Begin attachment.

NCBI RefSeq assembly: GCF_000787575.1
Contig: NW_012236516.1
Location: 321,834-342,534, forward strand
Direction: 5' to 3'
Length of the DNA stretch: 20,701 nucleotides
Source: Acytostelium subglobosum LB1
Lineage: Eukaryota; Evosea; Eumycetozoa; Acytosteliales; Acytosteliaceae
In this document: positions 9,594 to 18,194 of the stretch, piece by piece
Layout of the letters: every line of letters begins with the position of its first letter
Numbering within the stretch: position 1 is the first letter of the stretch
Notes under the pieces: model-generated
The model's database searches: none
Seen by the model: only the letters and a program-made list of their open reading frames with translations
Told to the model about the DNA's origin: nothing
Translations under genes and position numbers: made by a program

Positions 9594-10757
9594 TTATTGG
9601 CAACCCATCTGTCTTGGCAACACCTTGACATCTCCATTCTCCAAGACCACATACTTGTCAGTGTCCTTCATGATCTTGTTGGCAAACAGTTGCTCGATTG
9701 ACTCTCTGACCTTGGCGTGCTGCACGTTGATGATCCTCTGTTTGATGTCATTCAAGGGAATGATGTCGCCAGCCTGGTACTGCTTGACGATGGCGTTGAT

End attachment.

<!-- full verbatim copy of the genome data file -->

NCBI RefSeq assembly: GCF_000787575.1
Contig: NW_012236516.1
Location: 321,834-342,534, forward strand
Direction: 5' to 3'
Length of the DNA stretch: 20,701 nucleotides
Source: Acytostelium subglobosum LB1
Lineage: Eukaryota; Evosea; Eumycetozoa; Acytosteliales; Acytosteliaceae
In this document: positions 9,594 to 18,194 of the stretch, piece by piece
Layout of the letters: every line of letters begins with the position of its first letter
Numbering within the stretch: position 1 is the first letter of the stretch
Notes under the pieces: model-generated
The model's database searches: none
Seen by the model: only the letters and a program-made list of their open reading frames with translations
Told to the model about the DNA's origin: nothing
Translations under genes and position numbers: made by a program

Positions 9594-10757
9594 TTATTGG
9601 CAACCCATCTGTCTTGGCAACACCTTGACATCTCCATTCTCCAAGACCACATACTTGTCAGTGTCCTTCATGATCTTGTTGGCAAACAGTTGCTCGATTG
9701 ACTCTCTGACCTTGGCGTGCTGCACGTTGATGATCCTCTGTTTGATGTCATTCAAGGGAATGATGTCGCCAGCCTGGTACTGCTTGACGATGGCGTTGAT